The Administrator denied the request for a hearing for the receipt of oral testimony but provided the complainant an opportunity to present further written evidence. In the opinion accompanying the order the Administrator pointed out that the nature and functions of a board of review are detailed in Sections 1300.236 through 1300.240 of Revised Procedural Regulation No. 3, and that such a board neither hears nor receives oral testimony but is restricted to hearing oral argument after the evidential record has been closed. He also called attention to the fact that Section 1300.228(a) of the regulation requires that one desiring an oral hearing of the protest must set forth in writing the reason why the filing of evidence in written form would not permit the fair and expeditious determination of the protest. It will thus be seen that all proceedings subsequent to this intermediate opinion of the Administrator were taken by the complainant with knowledge of the procedural regulation and its requirements for the granting of oral hearings.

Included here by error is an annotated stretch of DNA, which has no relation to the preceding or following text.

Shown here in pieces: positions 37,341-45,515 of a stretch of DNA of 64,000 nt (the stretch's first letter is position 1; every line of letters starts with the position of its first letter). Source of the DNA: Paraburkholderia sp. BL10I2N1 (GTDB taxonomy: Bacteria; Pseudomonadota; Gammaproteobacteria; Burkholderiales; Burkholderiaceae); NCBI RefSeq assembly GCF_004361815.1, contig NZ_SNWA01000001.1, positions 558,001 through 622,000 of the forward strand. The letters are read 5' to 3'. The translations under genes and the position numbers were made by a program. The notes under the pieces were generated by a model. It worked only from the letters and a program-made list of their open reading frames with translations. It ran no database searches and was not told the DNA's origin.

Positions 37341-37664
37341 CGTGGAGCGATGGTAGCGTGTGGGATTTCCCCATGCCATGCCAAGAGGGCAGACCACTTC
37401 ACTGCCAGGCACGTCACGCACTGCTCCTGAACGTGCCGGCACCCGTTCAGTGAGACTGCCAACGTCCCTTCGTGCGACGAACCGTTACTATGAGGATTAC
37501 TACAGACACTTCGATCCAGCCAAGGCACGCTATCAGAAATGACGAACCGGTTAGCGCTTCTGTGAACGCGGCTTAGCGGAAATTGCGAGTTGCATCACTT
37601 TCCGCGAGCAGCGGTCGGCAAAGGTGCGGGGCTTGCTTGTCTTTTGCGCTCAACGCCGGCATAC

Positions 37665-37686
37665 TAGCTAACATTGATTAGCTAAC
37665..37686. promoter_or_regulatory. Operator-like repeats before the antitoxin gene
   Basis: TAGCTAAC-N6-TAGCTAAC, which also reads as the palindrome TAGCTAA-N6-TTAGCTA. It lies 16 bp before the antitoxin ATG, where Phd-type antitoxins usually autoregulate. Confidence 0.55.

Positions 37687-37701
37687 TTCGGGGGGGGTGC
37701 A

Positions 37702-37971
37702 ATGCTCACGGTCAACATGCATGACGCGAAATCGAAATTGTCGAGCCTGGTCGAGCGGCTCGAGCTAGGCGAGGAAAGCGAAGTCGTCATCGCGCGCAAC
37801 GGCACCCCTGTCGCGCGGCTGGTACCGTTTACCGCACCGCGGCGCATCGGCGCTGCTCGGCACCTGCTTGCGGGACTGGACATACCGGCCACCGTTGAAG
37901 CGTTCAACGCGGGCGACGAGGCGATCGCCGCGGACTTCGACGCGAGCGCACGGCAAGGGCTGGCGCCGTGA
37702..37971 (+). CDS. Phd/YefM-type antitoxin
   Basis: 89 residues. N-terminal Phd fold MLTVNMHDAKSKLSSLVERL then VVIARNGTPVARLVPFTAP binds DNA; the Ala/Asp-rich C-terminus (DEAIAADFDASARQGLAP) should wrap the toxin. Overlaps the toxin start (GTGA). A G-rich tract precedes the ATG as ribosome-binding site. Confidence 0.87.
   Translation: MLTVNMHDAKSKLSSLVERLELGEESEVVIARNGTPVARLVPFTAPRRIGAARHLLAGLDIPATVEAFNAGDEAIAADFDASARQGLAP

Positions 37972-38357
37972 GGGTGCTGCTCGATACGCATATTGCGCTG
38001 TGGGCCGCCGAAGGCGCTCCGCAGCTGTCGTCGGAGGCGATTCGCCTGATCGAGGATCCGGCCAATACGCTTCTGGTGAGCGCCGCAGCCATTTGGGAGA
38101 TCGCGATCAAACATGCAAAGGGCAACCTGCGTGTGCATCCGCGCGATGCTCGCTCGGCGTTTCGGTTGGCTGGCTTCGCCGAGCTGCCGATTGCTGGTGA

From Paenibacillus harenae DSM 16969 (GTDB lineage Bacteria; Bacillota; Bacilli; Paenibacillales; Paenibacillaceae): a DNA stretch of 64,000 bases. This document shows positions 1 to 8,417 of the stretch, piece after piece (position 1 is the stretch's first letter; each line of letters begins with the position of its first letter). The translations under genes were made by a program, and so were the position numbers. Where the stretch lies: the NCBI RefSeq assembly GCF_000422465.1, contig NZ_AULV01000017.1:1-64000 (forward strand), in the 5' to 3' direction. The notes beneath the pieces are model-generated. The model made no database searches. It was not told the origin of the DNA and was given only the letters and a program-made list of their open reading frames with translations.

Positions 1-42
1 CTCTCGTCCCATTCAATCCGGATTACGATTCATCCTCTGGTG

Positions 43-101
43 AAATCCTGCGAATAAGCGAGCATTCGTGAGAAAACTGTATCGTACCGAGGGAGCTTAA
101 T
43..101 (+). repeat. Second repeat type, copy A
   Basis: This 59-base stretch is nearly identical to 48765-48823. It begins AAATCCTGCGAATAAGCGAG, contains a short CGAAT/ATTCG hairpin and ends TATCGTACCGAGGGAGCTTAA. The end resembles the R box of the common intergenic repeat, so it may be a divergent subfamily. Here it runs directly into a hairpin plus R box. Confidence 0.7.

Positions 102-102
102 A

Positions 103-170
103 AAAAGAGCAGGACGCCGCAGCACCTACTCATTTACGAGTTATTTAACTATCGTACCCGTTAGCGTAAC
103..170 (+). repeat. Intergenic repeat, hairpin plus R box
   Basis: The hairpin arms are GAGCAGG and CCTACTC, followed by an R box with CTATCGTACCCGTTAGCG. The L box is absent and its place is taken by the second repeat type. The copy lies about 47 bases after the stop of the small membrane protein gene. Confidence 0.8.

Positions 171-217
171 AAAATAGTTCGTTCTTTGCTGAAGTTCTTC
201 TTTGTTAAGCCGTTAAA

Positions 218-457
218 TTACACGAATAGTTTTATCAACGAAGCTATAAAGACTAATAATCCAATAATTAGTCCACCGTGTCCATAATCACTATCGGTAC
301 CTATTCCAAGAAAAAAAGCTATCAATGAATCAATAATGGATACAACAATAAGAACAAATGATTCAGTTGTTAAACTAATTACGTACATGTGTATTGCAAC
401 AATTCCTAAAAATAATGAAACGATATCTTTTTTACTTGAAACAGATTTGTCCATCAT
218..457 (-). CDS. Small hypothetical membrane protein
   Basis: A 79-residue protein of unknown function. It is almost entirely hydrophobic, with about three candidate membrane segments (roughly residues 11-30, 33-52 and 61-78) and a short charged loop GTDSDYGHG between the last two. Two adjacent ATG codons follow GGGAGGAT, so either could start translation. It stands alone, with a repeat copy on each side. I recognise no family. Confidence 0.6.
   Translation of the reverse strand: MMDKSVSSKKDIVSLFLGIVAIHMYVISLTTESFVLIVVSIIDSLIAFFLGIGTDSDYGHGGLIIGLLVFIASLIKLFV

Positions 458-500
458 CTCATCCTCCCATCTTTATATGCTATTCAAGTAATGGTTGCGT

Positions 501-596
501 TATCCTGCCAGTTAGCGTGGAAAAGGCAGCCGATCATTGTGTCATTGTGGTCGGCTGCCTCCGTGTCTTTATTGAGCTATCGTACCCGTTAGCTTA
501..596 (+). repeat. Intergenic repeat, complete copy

On October 22, 1945, the Administrator noticed the case for consideration by a board of review. At the hearing before the subcommittee of the board of review the complainant had witnesses present and renewed its motion for an opportunity to offer their testimony but was restricted to oral argument. The board of review filed a report recommending that the protest be denied. Thereupon the Administrator denied the protest.
9 F.R. 10484.
"§ 1300.208 * * * (a) Upon receipt of a petition for adjustment or other relief, and after due consideration, the rent director may either: